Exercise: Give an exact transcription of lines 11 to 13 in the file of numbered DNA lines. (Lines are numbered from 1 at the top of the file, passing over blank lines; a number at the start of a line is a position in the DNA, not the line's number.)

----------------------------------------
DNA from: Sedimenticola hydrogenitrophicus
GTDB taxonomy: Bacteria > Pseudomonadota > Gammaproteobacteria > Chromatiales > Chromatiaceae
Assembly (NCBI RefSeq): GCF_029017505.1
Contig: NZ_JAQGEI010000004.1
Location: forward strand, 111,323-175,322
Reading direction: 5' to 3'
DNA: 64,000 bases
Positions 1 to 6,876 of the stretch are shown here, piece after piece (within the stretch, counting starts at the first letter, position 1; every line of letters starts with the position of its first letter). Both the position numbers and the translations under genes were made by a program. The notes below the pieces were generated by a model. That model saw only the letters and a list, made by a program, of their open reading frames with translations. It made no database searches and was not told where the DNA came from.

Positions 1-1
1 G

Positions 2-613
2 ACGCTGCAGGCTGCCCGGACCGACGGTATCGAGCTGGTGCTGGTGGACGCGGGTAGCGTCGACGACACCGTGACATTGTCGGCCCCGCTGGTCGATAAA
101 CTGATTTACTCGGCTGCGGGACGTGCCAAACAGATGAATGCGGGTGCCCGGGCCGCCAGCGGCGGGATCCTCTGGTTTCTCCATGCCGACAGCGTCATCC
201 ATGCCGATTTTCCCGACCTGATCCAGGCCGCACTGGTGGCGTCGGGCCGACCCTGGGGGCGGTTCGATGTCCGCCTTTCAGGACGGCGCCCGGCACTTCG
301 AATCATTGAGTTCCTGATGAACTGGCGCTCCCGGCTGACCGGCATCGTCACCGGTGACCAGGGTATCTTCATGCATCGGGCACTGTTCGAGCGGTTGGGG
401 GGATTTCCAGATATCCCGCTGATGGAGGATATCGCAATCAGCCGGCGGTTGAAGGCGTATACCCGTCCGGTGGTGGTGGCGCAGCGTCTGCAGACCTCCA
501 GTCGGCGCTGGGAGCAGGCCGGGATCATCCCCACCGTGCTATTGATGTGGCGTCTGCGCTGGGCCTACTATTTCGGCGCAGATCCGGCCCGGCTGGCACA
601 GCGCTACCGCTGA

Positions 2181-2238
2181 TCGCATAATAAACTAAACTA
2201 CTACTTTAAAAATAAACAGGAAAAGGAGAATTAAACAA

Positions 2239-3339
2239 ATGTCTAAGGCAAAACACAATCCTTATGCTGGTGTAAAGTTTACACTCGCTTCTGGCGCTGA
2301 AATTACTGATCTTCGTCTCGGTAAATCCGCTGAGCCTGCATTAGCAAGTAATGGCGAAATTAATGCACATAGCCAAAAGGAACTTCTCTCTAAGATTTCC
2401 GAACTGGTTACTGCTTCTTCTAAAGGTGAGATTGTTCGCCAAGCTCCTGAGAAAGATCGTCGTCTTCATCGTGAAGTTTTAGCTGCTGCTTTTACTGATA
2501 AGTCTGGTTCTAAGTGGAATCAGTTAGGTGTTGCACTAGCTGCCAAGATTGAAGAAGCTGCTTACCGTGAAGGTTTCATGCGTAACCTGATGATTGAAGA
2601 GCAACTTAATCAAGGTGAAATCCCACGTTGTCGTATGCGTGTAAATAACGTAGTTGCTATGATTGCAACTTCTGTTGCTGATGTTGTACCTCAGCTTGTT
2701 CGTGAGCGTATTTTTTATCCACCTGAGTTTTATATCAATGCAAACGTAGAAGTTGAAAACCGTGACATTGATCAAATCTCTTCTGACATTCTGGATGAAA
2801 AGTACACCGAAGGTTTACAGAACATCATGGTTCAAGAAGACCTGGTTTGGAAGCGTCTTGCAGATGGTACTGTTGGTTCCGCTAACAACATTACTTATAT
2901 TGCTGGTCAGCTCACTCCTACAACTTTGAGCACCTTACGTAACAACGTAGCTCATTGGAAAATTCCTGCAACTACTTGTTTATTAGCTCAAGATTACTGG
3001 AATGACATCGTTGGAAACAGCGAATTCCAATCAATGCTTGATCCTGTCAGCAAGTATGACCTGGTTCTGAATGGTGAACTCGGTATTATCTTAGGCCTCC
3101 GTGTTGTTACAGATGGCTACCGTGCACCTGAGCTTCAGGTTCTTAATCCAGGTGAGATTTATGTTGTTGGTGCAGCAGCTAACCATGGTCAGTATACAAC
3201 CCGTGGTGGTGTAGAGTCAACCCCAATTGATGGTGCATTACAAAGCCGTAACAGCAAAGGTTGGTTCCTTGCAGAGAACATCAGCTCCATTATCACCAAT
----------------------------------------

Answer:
Positions 2-613
2 ACGCTGCAGGCTGCCCGGACCGACGGTATCGAGCTGGTGCTGGTGGACGCGGGTAGCGTCGACGACACCGTGACATTGTCGGCCCCGCTGGTCGATAAA
101 CTGATTTACTCGGCTGCGGGACGTGCCAAACAGATGAATGCGGGTGCCCGGGCCGCCAGCGGCGGGATCCTCTGGTTTCTCCATGCCGACAGCGTCATCC